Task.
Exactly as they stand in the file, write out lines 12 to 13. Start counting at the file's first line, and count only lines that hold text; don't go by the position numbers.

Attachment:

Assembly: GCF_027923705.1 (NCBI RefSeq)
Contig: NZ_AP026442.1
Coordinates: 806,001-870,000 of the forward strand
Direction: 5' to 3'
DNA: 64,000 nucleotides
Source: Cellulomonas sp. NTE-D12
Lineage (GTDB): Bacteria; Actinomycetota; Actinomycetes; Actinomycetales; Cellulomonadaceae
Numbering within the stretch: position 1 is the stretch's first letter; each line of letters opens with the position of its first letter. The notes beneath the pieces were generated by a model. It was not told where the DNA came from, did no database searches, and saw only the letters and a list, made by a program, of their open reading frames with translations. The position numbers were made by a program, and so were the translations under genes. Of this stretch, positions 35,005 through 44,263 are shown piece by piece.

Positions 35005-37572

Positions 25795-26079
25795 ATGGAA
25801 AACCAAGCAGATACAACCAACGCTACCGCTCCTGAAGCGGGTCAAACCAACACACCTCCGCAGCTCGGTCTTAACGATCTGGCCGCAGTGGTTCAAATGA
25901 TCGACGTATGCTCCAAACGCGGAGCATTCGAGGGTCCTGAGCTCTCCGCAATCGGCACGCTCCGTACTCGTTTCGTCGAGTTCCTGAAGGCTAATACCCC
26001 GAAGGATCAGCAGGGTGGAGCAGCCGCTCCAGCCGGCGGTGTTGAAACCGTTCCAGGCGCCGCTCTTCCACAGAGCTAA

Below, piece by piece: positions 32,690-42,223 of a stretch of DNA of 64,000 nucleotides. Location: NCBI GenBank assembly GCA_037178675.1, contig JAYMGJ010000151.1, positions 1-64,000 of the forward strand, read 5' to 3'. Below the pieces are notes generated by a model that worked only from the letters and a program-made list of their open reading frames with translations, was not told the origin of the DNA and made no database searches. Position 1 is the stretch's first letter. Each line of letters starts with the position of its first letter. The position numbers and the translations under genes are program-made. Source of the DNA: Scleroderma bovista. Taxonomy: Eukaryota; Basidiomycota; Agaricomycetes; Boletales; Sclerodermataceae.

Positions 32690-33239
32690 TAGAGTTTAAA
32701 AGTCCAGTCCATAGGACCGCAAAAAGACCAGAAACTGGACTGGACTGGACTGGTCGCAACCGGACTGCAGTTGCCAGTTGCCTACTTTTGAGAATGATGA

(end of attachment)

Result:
25801 AACCAAGCAGATACAACCAACGCTACCGCTCCTGAAGCGGGTCAAACCAACACACCTCCGCAGCTCGGTCTTAACGATCTGGCCGCAGTGGTTCAAATGA
25901 TCGACGTATGCTCCAAACGCGGAGCATTCGAGGGTCCTGAGCTCTCCGCAATCGGCACGCTCCGTACTCGTTTCGTCGAGTTCCTGAAGGCTAATACCCC